Sunday, January 16, 2005

The Dime Store

There was a time when the dime store loomed large in American pop culture. The movies Five and Ten, Alice Adams, and Come Back to the Five and Dime, Jimmy Dean, Jimmy Dean all involved dime stores to one degree or another. An old song proclaimed "I found a million dollar baby in a five and ten cent store." The dime store was as much a part of the main streets of American towns as the drug store or barber shop.

For those of you who are too young to remember, a dime store was a store which sold a wide array of inexpensive items. Dime stores carried everything from toys to clothing to jewellery to candy. Many items would be priced at five or ten cents, hence the dime store's many synonyms. Dime stores were also called "five and dime stores," "five and ten cent stores," or, more simply, the "five and ten." They were also called "variety stores," due to the fact that they carried a wide variety of merchandise. Dime stores differed from department stores in one important way. Quite simply, dime stores were decidedly downscale from the average department store.

The origins of the dime store can be traced back to the wholesalers Butler Brothers and a man named William Moore. Butler Brothers was founded in Boston in 1877 as a company that sold wholesale to merchants, primarily through catalogues. In 1878 the company developed the idea of a "five cent counter." The idea was that a five cent counter would be placed near the front of the store to attract customers. Customers would come into the store to buy the five cent items and would usually wind up buying some more expensive items as well.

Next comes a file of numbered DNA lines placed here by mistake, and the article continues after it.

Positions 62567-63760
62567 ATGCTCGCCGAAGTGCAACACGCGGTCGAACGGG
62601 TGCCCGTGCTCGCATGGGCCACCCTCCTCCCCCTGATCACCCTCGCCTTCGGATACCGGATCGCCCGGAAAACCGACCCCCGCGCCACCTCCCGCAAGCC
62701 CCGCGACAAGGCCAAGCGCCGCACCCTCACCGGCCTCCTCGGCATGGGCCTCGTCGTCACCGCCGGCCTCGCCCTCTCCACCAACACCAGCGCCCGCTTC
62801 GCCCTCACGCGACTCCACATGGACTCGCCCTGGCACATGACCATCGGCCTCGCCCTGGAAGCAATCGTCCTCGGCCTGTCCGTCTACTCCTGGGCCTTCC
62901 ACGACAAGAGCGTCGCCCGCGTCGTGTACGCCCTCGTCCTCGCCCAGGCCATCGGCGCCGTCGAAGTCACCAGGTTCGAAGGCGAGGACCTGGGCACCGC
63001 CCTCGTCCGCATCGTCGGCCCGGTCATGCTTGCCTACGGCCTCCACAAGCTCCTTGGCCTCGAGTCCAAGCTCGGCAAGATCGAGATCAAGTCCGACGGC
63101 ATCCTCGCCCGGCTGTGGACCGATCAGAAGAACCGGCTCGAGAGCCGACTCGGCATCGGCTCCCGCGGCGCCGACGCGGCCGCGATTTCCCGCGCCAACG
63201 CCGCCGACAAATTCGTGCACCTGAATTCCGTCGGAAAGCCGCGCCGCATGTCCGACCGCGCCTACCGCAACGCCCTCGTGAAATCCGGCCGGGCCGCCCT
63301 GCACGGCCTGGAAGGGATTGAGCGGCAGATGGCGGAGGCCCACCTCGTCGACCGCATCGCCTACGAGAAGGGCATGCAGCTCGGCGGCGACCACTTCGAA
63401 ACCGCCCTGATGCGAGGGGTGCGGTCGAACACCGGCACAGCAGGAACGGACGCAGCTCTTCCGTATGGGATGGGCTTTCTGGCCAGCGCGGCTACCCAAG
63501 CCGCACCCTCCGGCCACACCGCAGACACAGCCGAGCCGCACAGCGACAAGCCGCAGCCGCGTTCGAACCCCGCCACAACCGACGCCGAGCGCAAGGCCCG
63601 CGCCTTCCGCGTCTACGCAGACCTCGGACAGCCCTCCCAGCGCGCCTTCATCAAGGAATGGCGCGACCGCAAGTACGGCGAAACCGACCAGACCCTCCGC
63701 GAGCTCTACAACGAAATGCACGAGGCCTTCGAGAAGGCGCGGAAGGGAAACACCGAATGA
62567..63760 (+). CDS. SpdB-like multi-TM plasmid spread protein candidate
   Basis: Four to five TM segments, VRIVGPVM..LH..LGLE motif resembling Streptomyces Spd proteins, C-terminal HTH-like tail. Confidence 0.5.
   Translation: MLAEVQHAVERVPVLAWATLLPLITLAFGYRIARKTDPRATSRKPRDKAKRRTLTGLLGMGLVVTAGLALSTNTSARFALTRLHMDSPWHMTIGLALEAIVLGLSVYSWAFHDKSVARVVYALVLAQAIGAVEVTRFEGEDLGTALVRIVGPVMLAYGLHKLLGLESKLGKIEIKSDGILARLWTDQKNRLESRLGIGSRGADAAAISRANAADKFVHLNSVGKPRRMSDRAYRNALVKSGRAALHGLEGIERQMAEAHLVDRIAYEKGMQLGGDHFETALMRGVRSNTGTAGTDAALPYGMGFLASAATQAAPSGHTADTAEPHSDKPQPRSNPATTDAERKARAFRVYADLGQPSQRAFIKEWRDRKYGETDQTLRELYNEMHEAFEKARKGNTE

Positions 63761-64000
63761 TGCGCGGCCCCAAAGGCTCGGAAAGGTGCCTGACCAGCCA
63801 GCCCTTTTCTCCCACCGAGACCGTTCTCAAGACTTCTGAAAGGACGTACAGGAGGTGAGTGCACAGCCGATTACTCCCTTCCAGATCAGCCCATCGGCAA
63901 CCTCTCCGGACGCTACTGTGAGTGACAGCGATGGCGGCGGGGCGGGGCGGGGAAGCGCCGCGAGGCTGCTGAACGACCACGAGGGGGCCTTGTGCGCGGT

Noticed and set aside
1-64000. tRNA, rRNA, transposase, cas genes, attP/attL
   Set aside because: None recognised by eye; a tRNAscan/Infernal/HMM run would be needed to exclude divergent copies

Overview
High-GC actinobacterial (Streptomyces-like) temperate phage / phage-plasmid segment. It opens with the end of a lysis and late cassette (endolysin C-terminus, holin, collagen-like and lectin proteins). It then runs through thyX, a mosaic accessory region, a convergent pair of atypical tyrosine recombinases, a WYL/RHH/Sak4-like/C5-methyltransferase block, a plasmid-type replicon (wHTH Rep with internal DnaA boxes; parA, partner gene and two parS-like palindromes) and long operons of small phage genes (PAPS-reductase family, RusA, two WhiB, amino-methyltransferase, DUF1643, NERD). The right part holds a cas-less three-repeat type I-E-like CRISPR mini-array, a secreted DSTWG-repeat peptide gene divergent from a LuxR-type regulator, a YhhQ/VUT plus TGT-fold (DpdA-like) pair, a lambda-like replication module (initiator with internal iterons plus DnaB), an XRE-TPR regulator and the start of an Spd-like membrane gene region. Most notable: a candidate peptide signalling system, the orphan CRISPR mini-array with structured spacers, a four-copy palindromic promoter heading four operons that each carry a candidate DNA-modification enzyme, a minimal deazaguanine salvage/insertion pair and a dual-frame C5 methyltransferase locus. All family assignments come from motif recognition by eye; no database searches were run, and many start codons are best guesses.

This brings us to William Moore, who operated Augalbury and Moore's Drygoods in Watertown, NY. Among his employees was one F, W, Woolworth, the most prominent figure in dime store history. Perhaps noticing the success of other stores with five cent counters, Moore introduced one to his store. In charge he placed his young employee F. W. Woolworth. Woolworth picked out the items for the counter and was charged with restocking it. On the very first day the five cent counter sold out, so that Woolworth had to order more items for the counter. It was then that Woolworth realised that if a five cent counter could be a success, then what about an entire store filled with items for five and ten cents? Woolworth opened his first dime store in Utica, New York on February 22, 1879. Unfortunately, the store went out of business within a few months. Undeterred, Wooworth opened another store in Lancaster, Pennsylvania on June 21, 1879. The store was a success. Indeed, by 1911 Woolworth had over a 1000 stores. By 1919 Woolworth owned the tallest building in the world, the Woolworth Building in New York City. In 1919 alone the company boasted $107 million in sales.

Woolworth was the most successful dime store chain, but it was by no means the only one. Bulter Brothers, who had set the events in motion that would lead to the development of dime stores, had been among the most successful companies in the United States. By the turn of the 19th century, they had 100,000 customers nationwide. Unfortunately, by the 1920s they had seen their business eroded by the advent of chain stores such as Woolworth. In 1927, then, Butler Brothers decided to open a chain of dime stores under the name "Ben Franklin." The Ben Franklin stores proved fairly successful. Butler Brothers sold the chain in 1959, but it continues to this day.